The Library of Congress recently named Walter Dean Myers its new National Ambassador for Young People’s Literature. The position was created to raise awareness of the importance of young people’s literature as it relates to lifelong literacy, education and the development and betterment of their lives.
Myers grew up poor in Harlem. His father was illiterate, but his mother read to him. Kids would tease him when they saw him carrying books home from the library. He wrote poetry at a young age, and, as he says in his biography, “I wrote well in high school and a teacher (bless her!) recognized this and also knew I was going to drop out. She advised me to keep on writing no matter what happened to me. I didn't know exactly what that meant but, years later … I remembered her words. I began writing at night and eventually began writing about the most difficult period of my own life, the teen years.” Now Myers is a critically acclaimed author of young adult books. According to this news story, as ambassador, Myers wants to encourage parents to read to their children when they are very young, and help remove the stigma from teenagers who can’t read well.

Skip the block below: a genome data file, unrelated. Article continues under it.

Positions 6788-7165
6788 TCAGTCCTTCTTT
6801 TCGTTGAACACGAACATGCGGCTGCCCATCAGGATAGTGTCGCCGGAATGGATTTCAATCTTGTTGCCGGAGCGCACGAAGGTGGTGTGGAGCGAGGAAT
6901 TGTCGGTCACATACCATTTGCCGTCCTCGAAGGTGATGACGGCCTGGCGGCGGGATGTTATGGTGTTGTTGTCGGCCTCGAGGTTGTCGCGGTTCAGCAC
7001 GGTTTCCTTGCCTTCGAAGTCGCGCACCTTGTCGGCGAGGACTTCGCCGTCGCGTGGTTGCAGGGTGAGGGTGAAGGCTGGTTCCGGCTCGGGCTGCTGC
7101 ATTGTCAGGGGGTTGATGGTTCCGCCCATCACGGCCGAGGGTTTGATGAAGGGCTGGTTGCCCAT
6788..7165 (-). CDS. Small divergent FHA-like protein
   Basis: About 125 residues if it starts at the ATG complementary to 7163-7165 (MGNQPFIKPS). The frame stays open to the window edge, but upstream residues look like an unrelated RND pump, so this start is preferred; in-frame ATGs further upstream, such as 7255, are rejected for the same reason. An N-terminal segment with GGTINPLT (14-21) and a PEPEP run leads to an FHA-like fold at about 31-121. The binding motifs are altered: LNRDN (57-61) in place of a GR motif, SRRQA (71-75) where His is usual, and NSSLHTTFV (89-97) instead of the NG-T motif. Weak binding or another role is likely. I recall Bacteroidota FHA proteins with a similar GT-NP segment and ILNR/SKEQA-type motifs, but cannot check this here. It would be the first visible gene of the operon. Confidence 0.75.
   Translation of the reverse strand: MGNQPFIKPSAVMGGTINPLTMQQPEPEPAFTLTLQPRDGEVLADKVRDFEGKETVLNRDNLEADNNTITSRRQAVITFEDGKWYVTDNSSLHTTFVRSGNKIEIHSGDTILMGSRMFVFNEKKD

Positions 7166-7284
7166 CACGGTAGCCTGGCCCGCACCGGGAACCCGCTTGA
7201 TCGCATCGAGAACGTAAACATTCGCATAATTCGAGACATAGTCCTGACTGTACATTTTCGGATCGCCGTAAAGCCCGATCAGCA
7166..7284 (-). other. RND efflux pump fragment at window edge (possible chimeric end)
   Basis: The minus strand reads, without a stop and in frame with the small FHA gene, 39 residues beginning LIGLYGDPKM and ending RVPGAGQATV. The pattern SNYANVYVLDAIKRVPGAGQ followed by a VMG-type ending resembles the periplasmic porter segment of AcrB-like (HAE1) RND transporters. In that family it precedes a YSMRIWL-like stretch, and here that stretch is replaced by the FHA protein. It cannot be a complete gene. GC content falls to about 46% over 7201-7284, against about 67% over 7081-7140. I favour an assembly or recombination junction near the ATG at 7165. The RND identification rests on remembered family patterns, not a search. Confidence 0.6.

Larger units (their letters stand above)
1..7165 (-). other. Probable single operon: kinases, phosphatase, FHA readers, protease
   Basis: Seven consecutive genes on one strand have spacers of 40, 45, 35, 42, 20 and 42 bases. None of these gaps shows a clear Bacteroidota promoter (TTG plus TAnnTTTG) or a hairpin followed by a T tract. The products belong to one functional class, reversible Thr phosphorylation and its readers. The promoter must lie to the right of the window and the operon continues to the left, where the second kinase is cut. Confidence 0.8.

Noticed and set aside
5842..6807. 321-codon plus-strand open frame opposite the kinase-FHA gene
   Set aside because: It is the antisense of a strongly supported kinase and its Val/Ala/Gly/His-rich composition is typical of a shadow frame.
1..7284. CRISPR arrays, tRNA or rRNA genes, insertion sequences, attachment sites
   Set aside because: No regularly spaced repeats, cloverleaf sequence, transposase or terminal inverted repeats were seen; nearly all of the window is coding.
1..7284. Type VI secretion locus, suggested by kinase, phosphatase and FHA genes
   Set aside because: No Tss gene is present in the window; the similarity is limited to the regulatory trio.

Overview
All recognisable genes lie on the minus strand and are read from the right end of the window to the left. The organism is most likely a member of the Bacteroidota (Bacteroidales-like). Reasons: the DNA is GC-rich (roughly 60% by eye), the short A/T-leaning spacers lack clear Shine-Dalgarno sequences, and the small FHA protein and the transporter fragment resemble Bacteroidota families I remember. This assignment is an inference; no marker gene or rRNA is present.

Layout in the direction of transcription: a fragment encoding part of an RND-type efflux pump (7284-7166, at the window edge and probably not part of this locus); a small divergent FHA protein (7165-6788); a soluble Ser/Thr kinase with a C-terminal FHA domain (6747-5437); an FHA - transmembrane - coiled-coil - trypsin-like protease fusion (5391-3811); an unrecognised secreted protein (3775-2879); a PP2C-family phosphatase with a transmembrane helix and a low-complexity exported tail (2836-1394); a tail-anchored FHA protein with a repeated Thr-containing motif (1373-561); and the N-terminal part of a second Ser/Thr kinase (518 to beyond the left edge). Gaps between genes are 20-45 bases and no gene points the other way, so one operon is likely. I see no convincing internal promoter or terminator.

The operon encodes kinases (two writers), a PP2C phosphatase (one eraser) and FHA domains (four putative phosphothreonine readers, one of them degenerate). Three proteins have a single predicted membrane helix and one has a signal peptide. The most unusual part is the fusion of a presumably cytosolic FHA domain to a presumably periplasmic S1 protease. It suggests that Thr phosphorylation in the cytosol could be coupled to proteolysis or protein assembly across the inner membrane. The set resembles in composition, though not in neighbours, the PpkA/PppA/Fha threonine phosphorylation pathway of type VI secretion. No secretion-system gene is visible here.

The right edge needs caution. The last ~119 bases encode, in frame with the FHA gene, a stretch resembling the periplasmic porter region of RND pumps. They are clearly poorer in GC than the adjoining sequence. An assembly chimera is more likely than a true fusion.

Many factors have led to Myers success, but I was struck by how books and encouragement seemed to have played a central role. Stories like his renew my resolve to meet our goal of inspiring 1 million people to become volunteer readers, tutors, and mentors. While we can’t all be noted authors, we can be ambassadors for literacy, and for hope.